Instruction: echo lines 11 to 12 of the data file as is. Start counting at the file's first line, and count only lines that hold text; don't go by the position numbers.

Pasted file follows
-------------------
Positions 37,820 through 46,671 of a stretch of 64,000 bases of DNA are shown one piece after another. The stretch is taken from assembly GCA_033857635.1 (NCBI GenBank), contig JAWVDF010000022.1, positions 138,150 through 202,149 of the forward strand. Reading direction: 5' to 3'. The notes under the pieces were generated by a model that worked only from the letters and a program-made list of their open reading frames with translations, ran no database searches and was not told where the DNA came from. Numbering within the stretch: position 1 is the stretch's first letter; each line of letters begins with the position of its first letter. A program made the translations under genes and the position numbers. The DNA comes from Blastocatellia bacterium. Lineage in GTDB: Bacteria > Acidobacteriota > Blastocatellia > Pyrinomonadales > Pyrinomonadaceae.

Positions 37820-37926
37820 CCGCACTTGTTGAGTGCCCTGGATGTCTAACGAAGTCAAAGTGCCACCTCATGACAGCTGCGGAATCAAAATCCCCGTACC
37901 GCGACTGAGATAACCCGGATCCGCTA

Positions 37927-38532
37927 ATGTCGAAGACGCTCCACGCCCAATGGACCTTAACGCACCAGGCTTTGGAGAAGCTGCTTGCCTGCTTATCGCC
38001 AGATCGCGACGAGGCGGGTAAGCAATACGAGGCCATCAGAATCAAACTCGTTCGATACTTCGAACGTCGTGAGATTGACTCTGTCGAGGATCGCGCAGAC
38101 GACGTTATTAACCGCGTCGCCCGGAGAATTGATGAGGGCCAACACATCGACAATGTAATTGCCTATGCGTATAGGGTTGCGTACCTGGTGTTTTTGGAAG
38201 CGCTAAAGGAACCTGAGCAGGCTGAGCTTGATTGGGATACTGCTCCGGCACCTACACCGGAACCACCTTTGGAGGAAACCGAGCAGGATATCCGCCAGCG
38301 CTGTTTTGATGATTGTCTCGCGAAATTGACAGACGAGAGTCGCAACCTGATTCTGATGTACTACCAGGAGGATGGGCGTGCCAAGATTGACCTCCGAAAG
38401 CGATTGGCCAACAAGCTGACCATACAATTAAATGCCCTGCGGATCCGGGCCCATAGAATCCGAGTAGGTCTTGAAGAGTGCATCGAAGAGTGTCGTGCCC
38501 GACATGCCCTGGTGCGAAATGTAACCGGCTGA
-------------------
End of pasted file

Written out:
38401 CGATTGGCCAACAAGCTGACCATACAATTAAATGCCCTGCGGATCCGGGCCCATAGAATCCGAGTAGGTCTTGAAGAGTGCATCGAAGAGTGTCGTGCCC
38501 GACATGCCCTGGTGCGAAATGTAACCGGCTGA